Standing at the start of a new trail, I let my mind fade to neutral, trying not to anticipate what will be around the next turn. Eyes open, ears open, I also take in the scents of the air, plants and dirt particular to that location.
As a 21-year old just out of college, I opened my life to new experiences when I bought a plane ticket to Japan, thinking I’d stay for two years and come back with language and business skills. I stayed for five and a half, and brought back not only skills and knowledge, but also my Japanese husband.
The freedom to undertake such a venture feels like worlds away now. As part of a family profoundly affected by autism, sometimes just getting to the grocery store feels like a big excursion.
Special needs families are tight knit crews by necessity. Our older son has been an integral force in keeping his autistic brother’s world safe and stable along with us parents, particularly during the pandemic.
International adventure now calls for our older son. It is his time to head to foreign shores to expand his career and see the world.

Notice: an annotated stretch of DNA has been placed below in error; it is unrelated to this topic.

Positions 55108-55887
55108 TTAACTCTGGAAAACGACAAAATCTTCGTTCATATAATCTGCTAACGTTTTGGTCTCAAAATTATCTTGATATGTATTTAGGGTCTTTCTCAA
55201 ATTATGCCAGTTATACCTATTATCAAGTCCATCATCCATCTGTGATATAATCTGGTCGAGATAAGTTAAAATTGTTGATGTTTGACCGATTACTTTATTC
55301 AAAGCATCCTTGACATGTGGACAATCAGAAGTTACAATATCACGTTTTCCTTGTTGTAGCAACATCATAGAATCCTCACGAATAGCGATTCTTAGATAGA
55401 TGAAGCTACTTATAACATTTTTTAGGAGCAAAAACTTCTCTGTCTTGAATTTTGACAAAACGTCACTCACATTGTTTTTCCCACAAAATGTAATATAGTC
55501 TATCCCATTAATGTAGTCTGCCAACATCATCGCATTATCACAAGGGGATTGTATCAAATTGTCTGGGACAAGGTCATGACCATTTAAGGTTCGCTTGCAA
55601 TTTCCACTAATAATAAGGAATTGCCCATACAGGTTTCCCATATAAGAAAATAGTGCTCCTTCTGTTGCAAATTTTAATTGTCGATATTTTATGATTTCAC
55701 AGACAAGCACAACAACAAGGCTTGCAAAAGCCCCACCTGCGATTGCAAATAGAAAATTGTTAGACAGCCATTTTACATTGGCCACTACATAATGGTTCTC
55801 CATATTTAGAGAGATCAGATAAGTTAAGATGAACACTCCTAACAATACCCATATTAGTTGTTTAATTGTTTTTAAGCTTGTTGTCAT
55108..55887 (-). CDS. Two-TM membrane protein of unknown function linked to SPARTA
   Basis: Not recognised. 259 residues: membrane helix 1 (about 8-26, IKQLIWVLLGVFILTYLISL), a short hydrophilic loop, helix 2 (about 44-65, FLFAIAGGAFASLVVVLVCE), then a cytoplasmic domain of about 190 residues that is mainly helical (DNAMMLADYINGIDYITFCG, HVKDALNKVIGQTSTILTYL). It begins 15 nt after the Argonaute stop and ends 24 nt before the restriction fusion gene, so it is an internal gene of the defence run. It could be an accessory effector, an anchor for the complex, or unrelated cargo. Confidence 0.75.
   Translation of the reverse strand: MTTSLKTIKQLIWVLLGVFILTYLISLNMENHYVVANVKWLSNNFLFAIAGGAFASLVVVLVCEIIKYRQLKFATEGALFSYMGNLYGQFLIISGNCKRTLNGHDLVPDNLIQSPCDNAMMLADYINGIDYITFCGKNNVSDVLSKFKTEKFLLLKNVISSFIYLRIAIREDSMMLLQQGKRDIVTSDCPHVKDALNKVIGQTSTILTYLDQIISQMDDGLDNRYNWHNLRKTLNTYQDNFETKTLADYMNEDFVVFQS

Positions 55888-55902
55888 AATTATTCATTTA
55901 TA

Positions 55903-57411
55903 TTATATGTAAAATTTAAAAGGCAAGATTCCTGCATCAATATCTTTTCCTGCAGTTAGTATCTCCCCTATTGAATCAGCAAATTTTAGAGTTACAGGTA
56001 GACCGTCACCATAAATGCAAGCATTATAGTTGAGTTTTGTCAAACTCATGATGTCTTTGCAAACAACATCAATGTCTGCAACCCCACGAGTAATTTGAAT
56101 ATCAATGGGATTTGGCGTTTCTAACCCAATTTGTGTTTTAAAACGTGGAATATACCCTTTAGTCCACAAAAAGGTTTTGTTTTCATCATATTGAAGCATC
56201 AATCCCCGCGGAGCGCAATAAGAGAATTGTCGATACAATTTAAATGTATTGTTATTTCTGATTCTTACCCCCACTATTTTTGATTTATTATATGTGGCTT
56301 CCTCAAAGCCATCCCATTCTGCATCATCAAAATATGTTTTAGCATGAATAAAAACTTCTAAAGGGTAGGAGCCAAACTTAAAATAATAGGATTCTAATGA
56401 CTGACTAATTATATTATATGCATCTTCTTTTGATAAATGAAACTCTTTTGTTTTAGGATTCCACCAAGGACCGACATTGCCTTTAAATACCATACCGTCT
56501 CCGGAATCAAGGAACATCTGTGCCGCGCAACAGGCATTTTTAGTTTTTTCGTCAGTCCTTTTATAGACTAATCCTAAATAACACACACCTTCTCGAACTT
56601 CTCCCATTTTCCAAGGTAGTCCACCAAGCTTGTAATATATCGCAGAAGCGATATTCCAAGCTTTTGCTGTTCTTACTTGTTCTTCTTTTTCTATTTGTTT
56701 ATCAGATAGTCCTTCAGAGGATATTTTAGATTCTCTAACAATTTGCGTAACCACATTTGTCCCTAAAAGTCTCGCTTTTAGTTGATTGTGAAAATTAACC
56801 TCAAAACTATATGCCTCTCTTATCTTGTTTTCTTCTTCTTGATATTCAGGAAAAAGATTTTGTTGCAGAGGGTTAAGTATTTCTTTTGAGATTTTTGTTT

Though our younger son won’t have his brother’s hand to reach for when we go hiking, modern technology means we’ll be able to see our son in his new environment, and maybe take a virtual walk with him as he explores the streets of London.
This week’s HikingAutism Hike Notes from the archives is Glen Canyon Park from Above, a park with remarkable views, trails high and low, and fascinating rock formations, which also happens to be one of our older son’s favorite San Francisco walks.
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This week’s Hike Notes from the Archives:
(Original Hike Notes 30): Glen Canyon Park from Above
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